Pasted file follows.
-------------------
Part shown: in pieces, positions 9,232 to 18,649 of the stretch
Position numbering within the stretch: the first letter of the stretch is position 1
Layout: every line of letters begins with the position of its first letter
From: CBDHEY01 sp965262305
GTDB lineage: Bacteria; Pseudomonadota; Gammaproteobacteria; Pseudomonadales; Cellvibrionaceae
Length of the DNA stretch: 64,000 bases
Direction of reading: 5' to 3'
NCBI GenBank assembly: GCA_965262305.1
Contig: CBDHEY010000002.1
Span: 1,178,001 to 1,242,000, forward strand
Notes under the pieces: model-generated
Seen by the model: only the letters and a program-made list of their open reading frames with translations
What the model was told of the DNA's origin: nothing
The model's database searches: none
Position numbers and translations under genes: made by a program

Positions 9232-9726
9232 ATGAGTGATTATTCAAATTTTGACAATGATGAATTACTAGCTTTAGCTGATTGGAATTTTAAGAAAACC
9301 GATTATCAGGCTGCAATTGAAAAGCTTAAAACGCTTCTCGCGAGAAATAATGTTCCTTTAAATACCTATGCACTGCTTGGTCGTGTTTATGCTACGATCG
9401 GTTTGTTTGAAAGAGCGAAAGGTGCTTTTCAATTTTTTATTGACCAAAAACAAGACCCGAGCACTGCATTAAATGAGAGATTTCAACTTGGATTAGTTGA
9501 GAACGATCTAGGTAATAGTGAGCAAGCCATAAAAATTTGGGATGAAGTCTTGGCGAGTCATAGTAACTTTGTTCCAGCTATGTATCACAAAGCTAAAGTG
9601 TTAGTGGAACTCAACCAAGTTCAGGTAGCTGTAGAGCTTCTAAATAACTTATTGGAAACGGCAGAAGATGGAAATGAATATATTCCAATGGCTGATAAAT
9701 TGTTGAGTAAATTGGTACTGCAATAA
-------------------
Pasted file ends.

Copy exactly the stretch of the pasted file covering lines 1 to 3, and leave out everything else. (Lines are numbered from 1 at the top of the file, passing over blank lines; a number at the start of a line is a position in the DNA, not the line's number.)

Part shown: in pieces, positions 9,232 to 18,649 of the stretch
Position numbering within the stretch: the first letter of the stretch is position 1
Layout: every line of letters begins with the position of its first letter